“Separation anxiety, in some dogs, is really noticeable within about five minutes of the departure of the owner,” says Basil Theofanides, dog trainer and owner of doggy daycare Hoochy Poochy. “We see symptoms such as the dog urinating, defecating, or barking and howling, pacing. Even the dog starting to pant and get anxious when the owner does certain things, such as getting ready to go.”

Whether you leave your dog with a family member, professional pet sitter or at doggy daycare, you can prepare for separation with a few behavioural tips from Black Hawk, plus packing a few key comfort items.

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With the right training and behaviour routines, parting shouldn’t be such a big deal, says Theofanides. For example: “Teach your dog to stay on his bed in a positive way and off his bed until you give him a release command.”

“The other thing is not to fuss over the dog when you leave,” he says. “People should simply walk out the door as if nothing’s happened and then, when they come home, they should ignore the dog for the first couple of minutes because the dog is overstimulated.”

Treats are your best friend

Treats are a simple way to relax your dog and a necessary part of reinforcement. Theofanides suggests using a few different types to keep things interesting. “We use Black Hawk as part of our treats process and sometimes we make our own treats as well,” he says. “The main thing is you have to have a combination of treats to be successful in your training.” Another benefit of treats is the cost. A small investment like Black Hawk’s Chicken or Kangaroo Jerky Treats are all around the $15 mark, can make all the difference in your dog’s training and behaviour.

While treats can be great on their own, there are a few things you (or your dog sitter) can do to improve the effect. “Get your dog’s favourite dry food or dry food treats and hide them in clumps around the yard or inside where they’re staying. You’re creating mental stimulation for the dog – he’s got to actually search for those treats to get them. [It] has a way of also calming the dog down.”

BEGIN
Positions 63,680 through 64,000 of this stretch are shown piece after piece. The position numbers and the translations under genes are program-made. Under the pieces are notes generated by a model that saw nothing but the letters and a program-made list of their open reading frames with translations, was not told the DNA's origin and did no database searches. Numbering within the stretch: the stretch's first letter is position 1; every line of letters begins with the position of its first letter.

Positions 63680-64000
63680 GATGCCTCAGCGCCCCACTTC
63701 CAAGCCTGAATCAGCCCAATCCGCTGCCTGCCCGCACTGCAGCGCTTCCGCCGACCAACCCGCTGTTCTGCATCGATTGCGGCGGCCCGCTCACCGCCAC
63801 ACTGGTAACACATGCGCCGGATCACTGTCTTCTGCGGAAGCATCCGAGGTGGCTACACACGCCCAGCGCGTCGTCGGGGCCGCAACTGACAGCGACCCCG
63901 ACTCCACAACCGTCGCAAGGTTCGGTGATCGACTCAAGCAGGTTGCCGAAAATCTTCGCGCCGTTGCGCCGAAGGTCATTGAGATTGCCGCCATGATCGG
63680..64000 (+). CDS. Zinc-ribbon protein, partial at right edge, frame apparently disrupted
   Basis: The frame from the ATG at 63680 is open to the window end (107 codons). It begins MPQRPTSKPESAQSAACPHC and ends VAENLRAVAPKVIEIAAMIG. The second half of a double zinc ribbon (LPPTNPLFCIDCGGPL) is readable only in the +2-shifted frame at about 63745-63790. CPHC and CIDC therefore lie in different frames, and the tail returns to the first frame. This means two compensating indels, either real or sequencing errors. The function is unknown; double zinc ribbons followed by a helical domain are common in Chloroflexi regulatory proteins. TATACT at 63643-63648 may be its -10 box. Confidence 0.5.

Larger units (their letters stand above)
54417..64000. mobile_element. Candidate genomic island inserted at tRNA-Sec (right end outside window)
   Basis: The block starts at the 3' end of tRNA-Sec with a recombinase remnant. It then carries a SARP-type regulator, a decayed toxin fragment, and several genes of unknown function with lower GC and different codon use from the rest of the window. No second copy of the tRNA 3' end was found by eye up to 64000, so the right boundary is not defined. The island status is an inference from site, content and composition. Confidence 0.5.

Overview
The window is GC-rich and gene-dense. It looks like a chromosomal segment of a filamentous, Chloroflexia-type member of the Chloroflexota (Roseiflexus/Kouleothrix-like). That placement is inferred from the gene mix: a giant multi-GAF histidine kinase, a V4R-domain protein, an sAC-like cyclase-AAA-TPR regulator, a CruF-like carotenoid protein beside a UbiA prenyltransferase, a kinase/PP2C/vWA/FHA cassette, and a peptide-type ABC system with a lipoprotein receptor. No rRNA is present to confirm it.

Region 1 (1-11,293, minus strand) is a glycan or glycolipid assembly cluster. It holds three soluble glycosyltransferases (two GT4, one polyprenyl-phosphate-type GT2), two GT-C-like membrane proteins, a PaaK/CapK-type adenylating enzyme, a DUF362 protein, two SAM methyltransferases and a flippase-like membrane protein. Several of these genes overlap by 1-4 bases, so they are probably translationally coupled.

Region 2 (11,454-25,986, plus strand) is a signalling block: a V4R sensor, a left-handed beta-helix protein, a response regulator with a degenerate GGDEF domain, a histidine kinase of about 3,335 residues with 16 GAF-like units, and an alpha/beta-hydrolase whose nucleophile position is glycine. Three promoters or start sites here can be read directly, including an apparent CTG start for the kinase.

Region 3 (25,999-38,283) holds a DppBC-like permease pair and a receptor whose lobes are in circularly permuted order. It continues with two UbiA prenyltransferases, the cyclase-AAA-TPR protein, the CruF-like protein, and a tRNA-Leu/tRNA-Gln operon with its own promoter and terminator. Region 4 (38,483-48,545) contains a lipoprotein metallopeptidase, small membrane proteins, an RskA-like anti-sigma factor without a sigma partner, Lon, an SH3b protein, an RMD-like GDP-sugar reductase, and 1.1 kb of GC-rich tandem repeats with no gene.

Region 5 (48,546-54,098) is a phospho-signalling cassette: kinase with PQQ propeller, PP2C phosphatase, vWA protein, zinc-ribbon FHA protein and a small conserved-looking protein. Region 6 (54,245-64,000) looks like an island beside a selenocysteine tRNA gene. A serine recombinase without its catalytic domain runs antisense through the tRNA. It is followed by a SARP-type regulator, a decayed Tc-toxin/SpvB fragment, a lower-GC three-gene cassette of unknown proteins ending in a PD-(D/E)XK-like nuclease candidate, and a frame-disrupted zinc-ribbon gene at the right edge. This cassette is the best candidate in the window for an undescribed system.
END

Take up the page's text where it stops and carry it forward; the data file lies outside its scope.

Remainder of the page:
A reminder of home

When you go away, leave your dog with something familiar that smells like you. “You might put an old shirt that you’ve got. Chuck it in with your dirty washing so it’s got your scent on it and leave that with the house sitter to minimise the possibility of that dog being anxious,” says Theofanides.

And it doesn’t have to just be your familiar clothing, either. “If it’s an anxious dog, jackets are quite good because they feel enclosed. We also sometimes recommend people get a compression jacket. That compression actually does calm a dog down.”

Food vs Toys

Toys create positive mental stimulation when you’re not around. Throwing a tennis ball or a chew toy is great but blending toy time with food can also be an effective distraction. Theofanides recommends something chewy like a feeding toy, filled with wet food and chicken stock, and frozen solid.

“As it starts to melt, the dog’s going to be licking, playing with it, chewing it, and then they’ll start to chew and chew and chew,” says Theofanides. “When a dog chews a lot, their brain releases serotonin which actually calms them down. That’s why, if you observe dogs doing a lot of chewing, they just look like they’re in heaven. They are, because there’s [endorphins] flowing through their body and chilling them out.” .

This article is produced by Broadsheet in partnership with Black Hawk Pet Care. Find the best food for your pooch – no matter their size or needs.